What’s going on at Yahoo?

There’s something really weird going on at yahoo.com. The number of bone-headed mistakes on that page has exploded. Is it a new writing staff? A bunch of interns hired for the summer? Outsourcing to a non-English-speaking country? Here’s just some of the things spotted on today’s Yahoo! front page.

If the marathon you’re writing about is in Boston, it’s the Boston Marathon (with a big M). That’s not the only thing I’d quibble about, though. I can’t say I agree with the statement that “retrievers are used to distract” people. There are many, many documented benefits to petting a dog, including lowering blood pressure:

fp marathon

Here’s a use of chide that’s new to me: It’s used as a transitive verb (meaning it has a direct object, in this case decision), so it means “to reprimand or scold mildly.” I don’t think anyone was chiding the decision — the person who made the decision, maybe was chided.

fp chided

Ah, the old subject-verb disagreement. There can’t be any disagreement that the subject is tenor and the verb should be is. Also, there’s that dangling modifier at the beginning of the sentence, which appears to modify tenor (which makes no sense), though it likely should modify the writing on the boat:

fp tenor are

OK, here’s a mystery for you: What was Iran stockpiling? Government cheese? This doesn’t contain a grammatical or spelling error. This is what is known as an error of omission: It tells you nothing.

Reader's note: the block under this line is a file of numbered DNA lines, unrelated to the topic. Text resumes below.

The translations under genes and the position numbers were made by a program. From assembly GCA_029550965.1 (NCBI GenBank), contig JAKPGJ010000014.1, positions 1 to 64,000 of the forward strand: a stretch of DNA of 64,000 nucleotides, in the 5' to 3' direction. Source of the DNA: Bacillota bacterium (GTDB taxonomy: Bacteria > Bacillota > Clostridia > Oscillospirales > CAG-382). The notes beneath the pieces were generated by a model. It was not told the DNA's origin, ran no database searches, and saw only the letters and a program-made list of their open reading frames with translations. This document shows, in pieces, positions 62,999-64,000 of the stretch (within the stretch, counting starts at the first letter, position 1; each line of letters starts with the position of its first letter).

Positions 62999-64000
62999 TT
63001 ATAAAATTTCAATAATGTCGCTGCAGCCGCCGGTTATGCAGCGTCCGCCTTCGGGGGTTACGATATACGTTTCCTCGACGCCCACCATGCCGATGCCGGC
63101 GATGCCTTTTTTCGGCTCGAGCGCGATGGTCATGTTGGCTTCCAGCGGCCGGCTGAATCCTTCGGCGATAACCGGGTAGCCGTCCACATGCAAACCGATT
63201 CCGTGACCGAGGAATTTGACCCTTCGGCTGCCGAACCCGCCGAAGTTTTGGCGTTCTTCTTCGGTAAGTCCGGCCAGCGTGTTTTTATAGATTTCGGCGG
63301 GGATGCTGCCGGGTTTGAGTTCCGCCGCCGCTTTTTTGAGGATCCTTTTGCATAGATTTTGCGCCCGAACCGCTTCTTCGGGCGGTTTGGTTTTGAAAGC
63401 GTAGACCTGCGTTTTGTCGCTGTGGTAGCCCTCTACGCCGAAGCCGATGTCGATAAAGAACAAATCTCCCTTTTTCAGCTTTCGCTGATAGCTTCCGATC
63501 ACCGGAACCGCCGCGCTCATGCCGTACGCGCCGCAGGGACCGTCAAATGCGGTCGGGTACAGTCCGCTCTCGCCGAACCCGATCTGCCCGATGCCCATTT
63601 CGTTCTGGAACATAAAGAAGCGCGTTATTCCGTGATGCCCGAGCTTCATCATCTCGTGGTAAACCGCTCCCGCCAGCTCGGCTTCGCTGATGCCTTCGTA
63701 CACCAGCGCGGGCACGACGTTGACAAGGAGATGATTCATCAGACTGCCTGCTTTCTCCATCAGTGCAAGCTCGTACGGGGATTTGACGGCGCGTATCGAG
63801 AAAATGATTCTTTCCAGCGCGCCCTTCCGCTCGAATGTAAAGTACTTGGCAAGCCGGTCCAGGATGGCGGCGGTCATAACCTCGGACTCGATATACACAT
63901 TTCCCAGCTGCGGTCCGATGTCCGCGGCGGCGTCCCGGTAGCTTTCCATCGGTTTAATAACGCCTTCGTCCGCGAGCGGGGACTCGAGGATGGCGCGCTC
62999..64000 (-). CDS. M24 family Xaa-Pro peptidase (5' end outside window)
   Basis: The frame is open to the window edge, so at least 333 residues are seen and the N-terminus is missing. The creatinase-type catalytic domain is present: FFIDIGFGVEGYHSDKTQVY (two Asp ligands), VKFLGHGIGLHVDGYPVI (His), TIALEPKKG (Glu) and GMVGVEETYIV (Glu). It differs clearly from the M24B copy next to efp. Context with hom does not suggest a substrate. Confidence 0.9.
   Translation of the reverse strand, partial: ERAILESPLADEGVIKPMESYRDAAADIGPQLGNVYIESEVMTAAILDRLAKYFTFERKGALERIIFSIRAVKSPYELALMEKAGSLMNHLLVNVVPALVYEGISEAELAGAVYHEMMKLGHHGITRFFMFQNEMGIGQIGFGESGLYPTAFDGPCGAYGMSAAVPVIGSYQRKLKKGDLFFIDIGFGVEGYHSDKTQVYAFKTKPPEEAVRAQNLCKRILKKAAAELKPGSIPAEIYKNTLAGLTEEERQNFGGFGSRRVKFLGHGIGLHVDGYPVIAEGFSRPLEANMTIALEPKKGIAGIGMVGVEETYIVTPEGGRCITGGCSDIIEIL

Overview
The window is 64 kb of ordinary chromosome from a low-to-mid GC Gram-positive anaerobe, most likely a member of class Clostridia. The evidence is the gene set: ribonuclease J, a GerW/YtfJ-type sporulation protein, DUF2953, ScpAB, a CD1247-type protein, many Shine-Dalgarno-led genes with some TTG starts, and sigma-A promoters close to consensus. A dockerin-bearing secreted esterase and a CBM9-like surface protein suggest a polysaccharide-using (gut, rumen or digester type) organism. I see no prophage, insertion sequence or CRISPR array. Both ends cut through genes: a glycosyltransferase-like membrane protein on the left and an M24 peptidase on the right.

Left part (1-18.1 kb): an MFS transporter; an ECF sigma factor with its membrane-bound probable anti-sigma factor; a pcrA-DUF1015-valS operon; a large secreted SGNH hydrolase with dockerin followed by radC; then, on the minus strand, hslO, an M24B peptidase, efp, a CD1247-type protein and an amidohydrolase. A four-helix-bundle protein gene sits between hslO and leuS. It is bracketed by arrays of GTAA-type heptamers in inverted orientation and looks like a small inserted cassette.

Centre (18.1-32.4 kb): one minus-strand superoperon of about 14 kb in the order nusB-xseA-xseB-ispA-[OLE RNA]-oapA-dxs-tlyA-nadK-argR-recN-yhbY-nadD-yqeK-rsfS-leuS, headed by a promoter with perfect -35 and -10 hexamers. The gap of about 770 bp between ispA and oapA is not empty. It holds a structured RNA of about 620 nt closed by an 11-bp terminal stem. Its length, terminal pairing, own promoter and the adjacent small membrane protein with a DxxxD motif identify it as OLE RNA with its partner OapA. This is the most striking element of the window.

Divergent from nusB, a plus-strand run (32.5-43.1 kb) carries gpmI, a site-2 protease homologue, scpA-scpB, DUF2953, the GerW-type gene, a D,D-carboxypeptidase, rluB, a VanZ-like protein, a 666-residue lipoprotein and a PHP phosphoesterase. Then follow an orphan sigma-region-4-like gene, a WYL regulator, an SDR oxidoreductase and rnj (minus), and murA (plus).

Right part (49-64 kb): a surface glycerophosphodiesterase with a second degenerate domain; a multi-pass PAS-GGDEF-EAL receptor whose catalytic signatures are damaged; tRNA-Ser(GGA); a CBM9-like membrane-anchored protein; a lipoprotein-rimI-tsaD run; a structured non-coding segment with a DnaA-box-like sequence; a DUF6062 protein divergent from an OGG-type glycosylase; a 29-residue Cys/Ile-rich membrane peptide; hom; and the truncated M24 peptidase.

fp stockpile

I almost spit out my sugar-free, nonfat vanilla latte when I read this:

fp cafe

The name of that café is a mouthful, n’est-ce pas? The hilarity continues when you realize that the poor French-challenged writer has mashed up Café de Flore and Les Deux Magots.

If you’re reading something online right now (and I think you are), then according to Yahoo!, that is the reason you procrastinate. It is not what you do when you procrastinate, it is the cause of the procrastination. Good to know.

fp procrastinate

Here’s one you can disagree with, but according to the American Heritage Dictionary, the preferred spelling in the U.S. is disk:

fp disc

And we’re back to that old bugaboo — matching a subject (series) with its verb (hint: it shouldn’t be show):

fp series show

Finally, there’s another preferred spelling: light-years (with a hyphen):

fp light years

Whew! That’s all for now. And by that I mean, I’m going to go get two Advils and lie down.

%d bloggers like this: